I hold that we should take this question outside the realm of Party politics, outside the discussion of tariffs as a whole, treat it as a key industry, as the important industry on which all out other agricultural industries hinge, settle down to it, and not say, "We are content with a tariff." I do not want this tariff taken off immediately. I do not advocate it, or intend to vote against the tariff, for the reason that it has been an expedient to get them out of their difficulty. But I want the House to say that we are going to tackle this question in a different way; that we are going to set up a proper inquiry board to see what are the prospects of putting butter on the market, with the full power of the Government behind it to advertise it and to make it known all over the world. If we do that, I am perfectly certain that the Irish butter will hold first place in the English market, that there will be a rush to dairying in this country, and that you will have an increase in the number of small farms which I would like to see all over the country. Some of the larger ranches would be broken up into small farms, because dairying is really a cash industry to the small farmer, who is the backbone of the country.

The Commission stressed the question of quality, reputation and supply. I stress the question of quality in the first place. We must see that the quality of our butter is right. Then we come to No. 2, which is reputation. I cannot understand a body dealing with this question that spoke about reputation and forgot to say anything about advertising. How are we to make our reputation? Remember this. The people who buy our products in the English market and in the Irish market do not know anything about our reputation unless we tell them. We want to tell them that we are producing the best goods in the world, and it is up to us to maintain our reputation for producing the best goods in the world. The English people who buy our butter do not know anything about that, and 90 per cent. of the people in this country do not know anything about it. There are people buying Danish butter here to-day because the Danish advertise it as the best butter in the world, and these people turn down Irish butter. Attention was drawn in the Northern Parliament a few days ago to the fact that stamps used in the North of Ireland had the words on them: "Buy Danish bacon, the best in the world." And here we are and would not even let our people know that Irish bacon and Irish butter are the best in the world. I believe the Government is to blame for not providing the money to advertise Irish products, and to see that our reputation is held good before the world.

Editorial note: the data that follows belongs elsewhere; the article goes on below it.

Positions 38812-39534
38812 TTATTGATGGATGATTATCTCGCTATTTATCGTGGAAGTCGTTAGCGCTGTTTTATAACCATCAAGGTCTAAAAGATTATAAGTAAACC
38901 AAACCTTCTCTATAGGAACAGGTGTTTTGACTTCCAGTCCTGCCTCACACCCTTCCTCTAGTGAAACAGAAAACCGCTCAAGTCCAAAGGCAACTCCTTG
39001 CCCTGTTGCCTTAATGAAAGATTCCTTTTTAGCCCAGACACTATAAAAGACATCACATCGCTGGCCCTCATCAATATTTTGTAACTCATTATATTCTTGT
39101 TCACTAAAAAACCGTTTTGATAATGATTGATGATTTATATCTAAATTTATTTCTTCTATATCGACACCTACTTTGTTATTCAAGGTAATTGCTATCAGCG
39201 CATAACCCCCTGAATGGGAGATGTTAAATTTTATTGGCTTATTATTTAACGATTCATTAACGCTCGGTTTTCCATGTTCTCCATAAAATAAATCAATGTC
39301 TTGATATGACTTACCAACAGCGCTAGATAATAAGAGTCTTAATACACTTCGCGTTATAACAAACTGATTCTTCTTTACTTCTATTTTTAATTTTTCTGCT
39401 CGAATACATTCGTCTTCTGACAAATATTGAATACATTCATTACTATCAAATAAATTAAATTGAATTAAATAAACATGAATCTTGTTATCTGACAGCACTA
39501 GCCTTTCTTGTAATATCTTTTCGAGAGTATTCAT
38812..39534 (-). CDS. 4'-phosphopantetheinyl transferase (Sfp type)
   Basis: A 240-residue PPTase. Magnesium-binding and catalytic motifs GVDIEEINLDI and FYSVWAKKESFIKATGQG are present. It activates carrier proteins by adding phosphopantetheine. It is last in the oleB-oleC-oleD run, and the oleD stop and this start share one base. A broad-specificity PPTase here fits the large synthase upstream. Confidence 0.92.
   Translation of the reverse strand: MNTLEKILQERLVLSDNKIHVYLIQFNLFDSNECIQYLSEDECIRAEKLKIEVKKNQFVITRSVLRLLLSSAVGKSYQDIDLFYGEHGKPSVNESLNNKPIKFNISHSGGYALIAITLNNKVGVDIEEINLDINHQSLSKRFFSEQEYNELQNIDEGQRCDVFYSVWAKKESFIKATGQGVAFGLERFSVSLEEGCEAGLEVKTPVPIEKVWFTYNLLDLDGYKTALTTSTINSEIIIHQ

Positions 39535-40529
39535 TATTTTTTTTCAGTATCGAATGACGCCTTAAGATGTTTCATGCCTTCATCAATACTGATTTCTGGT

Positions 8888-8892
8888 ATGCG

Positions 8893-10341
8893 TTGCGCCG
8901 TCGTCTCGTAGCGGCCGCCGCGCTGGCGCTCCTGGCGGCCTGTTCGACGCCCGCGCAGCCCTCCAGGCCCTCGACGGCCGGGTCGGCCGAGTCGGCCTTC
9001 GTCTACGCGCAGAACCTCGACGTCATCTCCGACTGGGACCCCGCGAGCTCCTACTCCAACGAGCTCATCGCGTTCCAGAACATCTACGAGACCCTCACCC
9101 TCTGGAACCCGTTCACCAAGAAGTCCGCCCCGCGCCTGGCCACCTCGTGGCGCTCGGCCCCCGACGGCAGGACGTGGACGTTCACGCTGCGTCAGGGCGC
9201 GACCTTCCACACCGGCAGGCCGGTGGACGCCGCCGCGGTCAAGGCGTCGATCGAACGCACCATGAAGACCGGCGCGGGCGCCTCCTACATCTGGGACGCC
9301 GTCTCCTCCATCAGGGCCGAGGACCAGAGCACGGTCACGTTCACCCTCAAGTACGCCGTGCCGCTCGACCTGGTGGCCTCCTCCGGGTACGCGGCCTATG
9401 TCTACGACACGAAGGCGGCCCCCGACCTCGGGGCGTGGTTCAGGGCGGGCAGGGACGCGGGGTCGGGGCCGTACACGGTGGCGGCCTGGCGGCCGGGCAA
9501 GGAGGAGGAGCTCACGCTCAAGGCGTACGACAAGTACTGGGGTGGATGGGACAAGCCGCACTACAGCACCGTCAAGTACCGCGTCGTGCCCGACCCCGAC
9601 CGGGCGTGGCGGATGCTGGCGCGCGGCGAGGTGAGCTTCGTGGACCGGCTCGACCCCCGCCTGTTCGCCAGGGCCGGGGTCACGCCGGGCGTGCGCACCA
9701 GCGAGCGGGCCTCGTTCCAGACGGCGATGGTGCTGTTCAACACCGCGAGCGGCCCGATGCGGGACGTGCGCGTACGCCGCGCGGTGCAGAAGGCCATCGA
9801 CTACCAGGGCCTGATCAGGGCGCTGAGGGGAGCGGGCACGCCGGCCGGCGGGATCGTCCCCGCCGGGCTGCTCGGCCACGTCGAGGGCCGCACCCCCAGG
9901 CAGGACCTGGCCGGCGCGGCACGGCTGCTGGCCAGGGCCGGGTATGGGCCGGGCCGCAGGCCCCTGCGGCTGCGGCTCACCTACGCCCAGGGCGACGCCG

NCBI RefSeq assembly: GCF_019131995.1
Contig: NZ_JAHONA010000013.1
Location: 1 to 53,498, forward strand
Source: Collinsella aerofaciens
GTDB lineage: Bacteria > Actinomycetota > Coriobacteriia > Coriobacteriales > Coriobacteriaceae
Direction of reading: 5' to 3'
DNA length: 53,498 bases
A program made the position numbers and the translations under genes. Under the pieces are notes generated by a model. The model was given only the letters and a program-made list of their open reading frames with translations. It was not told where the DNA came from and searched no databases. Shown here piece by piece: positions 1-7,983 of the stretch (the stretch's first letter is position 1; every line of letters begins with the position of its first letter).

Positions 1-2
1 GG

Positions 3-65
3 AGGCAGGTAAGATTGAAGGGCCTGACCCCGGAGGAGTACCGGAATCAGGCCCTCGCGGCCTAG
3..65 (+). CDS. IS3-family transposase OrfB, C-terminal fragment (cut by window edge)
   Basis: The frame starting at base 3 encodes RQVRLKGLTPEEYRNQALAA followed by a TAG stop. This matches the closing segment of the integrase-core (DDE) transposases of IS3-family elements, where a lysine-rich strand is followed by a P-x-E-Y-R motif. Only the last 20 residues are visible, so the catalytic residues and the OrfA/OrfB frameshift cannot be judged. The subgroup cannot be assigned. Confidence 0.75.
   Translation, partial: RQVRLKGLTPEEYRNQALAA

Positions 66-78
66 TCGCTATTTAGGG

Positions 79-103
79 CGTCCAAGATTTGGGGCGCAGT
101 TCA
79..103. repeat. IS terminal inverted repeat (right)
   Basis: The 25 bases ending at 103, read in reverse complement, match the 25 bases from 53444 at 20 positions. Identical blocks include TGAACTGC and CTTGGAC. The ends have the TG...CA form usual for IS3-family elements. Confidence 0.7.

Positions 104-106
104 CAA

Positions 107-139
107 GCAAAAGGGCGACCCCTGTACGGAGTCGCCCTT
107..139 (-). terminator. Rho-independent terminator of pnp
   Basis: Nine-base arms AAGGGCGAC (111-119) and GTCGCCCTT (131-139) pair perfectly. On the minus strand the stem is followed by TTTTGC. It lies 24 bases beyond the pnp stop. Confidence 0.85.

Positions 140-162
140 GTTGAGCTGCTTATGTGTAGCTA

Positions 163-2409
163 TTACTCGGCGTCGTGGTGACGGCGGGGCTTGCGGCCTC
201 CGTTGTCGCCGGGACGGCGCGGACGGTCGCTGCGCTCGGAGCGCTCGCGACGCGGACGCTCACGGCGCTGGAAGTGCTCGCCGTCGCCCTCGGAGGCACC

There is one other important point to which I would refer. On page 17, paragraph 29 of the Tariff Commission Report deals with "Prospects for the Saorstát Dairying Industry." When we are discussing tariffs and how to manage Irish industry and how to encourage the Irish farmer to put more money into his pocket we have this extraordinary statement of the Tariff Commission, as a result I have no doubt of evidence gleaned on this side of the water and on the other. It says:

"It cannot be too strongly emphasised that the export market is capable of absorbing a much greater quantity of freshly-made Saorstát butter of high quality than the present output, and, in fact, if double that amount were available for export in regular quantities, Saorstát butter would occupy a more favourable position."

Now from that it will be seen that if double the quantity were available we could market it. I know the argument will be put up against that of regular supplies. People are under the impression, and it is mentioned in one of those reports in a casual way, that one of the difficulties in marketing Irish butter and that the Marketing Board had to contend with was not being able to maintain a regular supply right through the twelve months of the year. There is perhaps something to be said for that. But that is not by any means the real kernel of the question. If we attempt by a tariff to encourage winter dairying in the hope of being able to maintain regular supplies to the English market for twelve months we might have the set of circumstances that I have dealt with before, where the quality of our butter has gone down. But there is no reason why we should not get a higher price in the English market for our butter supplied for the nine months we do supply if we set our faces against one thing and that is cold storage. Saorstát fresh butter can be marketed according to the statement of the Tariff Commission in double the quantity we can supply. Why not advertise the fact that our butter is not cold storage butter, but that it is the best fresh butter in the world. Let the people know that we are supplying them with the best grass-fed butter, the best thing in the world, manufactured under the best and most hygienic conditions. If we were able to tell the people that the stuff they are getting is not cold stored, but straight from the farm to the breakfast table, our people will no doubt get a price far in excess of the Danish price and in addition would be able to hold the market.